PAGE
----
Imagine your son comes home to tell you that a woman stopped him from playing on the swings with the other children. And another time, browsing in a newsagents, he is all but accused of trying to shoplift. You would be outraged, yes?
Or you are walking down the street when an altercation breaks out. Someone is being targeted with a stream of racial abuse. What would you do?
Back to your boy: he had done nothing wrong. In the newsagents, he clutched money in his hand, ready to pay. In the playground, well, he did not look the same as the other children.
But his dad, Kevin, had seen it all before. He had to explain to his ten-year-old son that yes, this was not nice, but it is what some people in this country do… to black people.
Structural racism is endemic in our society. Kevin White, one of the speakers at an online Zoom conference on 18 March, organised by Hastings & Rye Labour Party, spelt out just how.
Keeping a low profile
Kevin, 51, whose family were originally from Jamaica, had learned the subtle art of survival in various settings. This big, friendly, otherwise confident-looking, man said his strategy had evolved into keeping a low profile – not being too assertive. And not putting forward suggestions that might, just might, fail.
“White colleagues were allowed to make mistakes. Really bad mistakes, and be given a second chance. But as a black person, anything that didn’t work would be because of who I am. So you learn not to say anything that could put you in that situation. You adapt.”
This walking on eggshells ended when he got his latest job. His boss understood about ‘unconscious bias’. “It was a huge relief,” said Kevin smiling. “It was like the light had come in.”
Kevin’s experience will be familiar to many women who, in the workplace, often find themselves ignored, patronised and their good ideas only adopted when voiced by a man.
Racism, like sexism, is pretty much everywhere. If you’re white, you may rarely come across it. But supposing you do? What then?
“Most people don’t intervene because they don’t know what to do and they fear they would be put at risk,” said Shamser Chohan, creative director of the social enterprise Communities Inc.
But there is a lot people can do in a safe, low-key way. In 2016, Communities Inc launched Stand by Me, which set out some guidelines for the public and a simple plan of action: See, Support, Report.
“We got our idea from the suspicious packages announcement you hear at train stations: See it, Say it, Sorted,” said Shamser. “And it is a safe, effective way to react.”
Rather than walking away, bystanders are advised to stick around. Witness what is being said, and make a mental note of what the attacker looks like. When you can, say something to the victim like “Are you OK?” Show empathy, solidarity. You’re showing you care and you are not like their abuser. Think about it: if you don’t say anything, how would they know?
“Victims say they found it hurtful when people just walked away,” said Shamser.
“Another tactic is to distract, to try to interrupt the behaviour, sometimes by directly challenging it. But whatever you do, you are moving from a situation of ‘what can I do?’ to ‘I can do something’.”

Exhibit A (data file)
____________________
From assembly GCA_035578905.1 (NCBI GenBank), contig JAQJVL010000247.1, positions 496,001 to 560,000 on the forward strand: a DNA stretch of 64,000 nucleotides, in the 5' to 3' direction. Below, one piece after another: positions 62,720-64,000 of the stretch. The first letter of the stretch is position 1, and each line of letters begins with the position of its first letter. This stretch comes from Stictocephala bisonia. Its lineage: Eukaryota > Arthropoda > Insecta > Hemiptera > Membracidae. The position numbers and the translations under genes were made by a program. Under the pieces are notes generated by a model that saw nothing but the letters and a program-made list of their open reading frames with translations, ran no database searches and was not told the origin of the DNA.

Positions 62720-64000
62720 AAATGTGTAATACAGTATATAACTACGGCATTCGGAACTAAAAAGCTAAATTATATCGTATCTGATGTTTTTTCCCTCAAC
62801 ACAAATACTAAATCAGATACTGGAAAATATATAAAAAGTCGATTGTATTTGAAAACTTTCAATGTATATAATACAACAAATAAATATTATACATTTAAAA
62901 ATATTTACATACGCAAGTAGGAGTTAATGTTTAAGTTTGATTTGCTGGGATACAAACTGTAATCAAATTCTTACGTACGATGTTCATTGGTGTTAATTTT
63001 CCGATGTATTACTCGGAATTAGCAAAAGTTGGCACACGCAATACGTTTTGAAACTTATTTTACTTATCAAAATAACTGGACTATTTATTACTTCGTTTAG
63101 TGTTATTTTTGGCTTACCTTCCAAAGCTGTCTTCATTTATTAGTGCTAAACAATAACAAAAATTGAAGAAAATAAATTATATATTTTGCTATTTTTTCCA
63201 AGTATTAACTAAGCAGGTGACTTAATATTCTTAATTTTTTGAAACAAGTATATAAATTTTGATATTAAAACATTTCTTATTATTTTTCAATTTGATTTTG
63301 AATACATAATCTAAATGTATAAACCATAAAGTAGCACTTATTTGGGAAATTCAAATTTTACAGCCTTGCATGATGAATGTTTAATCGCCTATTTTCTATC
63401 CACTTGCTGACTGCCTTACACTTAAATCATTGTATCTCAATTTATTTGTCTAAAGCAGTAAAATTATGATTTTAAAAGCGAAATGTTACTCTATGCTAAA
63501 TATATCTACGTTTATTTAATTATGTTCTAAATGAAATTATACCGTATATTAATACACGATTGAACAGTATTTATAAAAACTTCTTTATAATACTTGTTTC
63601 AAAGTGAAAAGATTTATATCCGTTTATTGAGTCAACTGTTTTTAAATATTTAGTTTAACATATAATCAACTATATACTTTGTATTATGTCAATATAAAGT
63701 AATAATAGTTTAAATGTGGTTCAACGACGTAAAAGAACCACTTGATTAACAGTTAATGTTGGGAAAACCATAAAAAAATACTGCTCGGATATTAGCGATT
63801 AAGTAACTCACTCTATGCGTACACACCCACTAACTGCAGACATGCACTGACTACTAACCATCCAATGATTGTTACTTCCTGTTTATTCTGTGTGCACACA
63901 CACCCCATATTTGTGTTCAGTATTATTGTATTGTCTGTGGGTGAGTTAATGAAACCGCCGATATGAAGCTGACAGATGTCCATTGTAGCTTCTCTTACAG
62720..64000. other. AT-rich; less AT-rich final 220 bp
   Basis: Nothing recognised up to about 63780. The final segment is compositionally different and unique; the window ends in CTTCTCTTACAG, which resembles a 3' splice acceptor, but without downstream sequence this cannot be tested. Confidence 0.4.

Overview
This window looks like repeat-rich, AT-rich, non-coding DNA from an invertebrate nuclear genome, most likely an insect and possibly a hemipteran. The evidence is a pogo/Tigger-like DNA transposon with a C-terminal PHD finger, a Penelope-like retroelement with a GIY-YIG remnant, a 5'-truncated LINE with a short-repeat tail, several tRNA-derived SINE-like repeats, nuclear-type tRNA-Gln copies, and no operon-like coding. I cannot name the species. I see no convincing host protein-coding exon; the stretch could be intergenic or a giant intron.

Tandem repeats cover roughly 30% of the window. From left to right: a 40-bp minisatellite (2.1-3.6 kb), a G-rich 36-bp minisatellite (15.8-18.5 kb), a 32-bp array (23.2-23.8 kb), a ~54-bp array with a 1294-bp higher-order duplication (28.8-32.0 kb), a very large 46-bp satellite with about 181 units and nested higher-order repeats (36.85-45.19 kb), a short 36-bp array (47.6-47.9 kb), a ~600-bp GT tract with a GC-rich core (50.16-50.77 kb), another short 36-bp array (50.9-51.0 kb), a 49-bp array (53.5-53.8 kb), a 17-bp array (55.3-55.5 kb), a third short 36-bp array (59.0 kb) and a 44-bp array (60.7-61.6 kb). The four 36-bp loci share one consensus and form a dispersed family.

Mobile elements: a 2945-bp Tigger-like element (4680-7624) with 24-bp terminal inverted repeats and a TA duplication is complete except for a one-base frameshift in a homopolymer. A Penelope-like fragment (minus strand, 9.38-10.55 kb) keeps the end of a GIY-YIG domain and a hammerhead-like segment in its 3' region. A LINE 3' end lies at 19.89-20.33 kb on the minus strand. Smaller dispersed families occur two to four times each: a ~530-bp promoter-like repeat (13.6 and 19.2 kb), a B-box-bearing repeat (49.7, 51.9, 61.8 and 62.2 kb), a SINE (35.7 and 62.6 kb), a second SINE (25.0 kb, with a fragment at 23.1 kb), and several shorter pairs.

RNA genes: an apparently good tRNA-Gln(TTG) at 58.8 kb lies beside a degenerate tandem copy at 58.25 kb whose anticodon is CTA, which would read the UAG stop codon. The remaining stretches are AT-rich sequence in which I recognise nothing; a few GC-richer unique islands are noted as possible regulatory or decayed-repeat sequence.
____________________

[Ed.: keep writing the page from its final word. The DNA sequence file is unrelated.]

Finally, report it. It may seem a small incident, but police have to take all incidents of hate crime seriously. Reporting it, to Crimestoppers or Stop Hate UK, helps build up a picture of the local area and of possible perpetrators.
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- Being black and British: the identity crisis I did not ask for by Paige Furlonge-Walker
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Stand by Me was beginning to be rolled out across the UK in 2020 when it was cut short, like so many things, by Covid-19.
But the need for it remains. Nationally, race hate crimes accounted for almost three out of four recorded offences in 2019-20 (72%), equating to 76,070 offences − a rise of 6% since 2018/19.
Racism is present in the police force, as many BAME people know all too well. In East Sussex, Black and Afro-Caribbean people are 12 times more likely to be stopped and searched than white people.
Dr Mursheda Chowdhury is a Hastings-based medical doctor, with first-hand knowledge of how instances of interpersonal, institutional and structural racism – as highlighted by the Covid-19 pandemic – have shaped our National Health Service.
Structural racism pervades the service, with white doctors more likely to be employed in white, affluent areas, she said. Poorly-paid care staff were also more likely to be from ethnic minority communities.
Mursheda, a specialist in palliative medicine, has helped produce two pamphlets in response to the racial inequalities highlighted by the Covid-19 pandemic. She has also been prominent in urging people to take the vaccine.
“People of African, Caribbean and Asian origin have been the hardest hit by the pandemic,” she said, “which is why they need access to all available measures that protect their health to fight this terrible virus.”
Those hardest hit will go on paying the price of a racism that pervades our society. It is one ‘virus’ for which there is no known vaccine. The cure rather is up to all of us.
THIS ARTICLE WAS FIRST PUBLISHED ON THE HASTINGS AND RYE LABOUR PARTY WEBSITE
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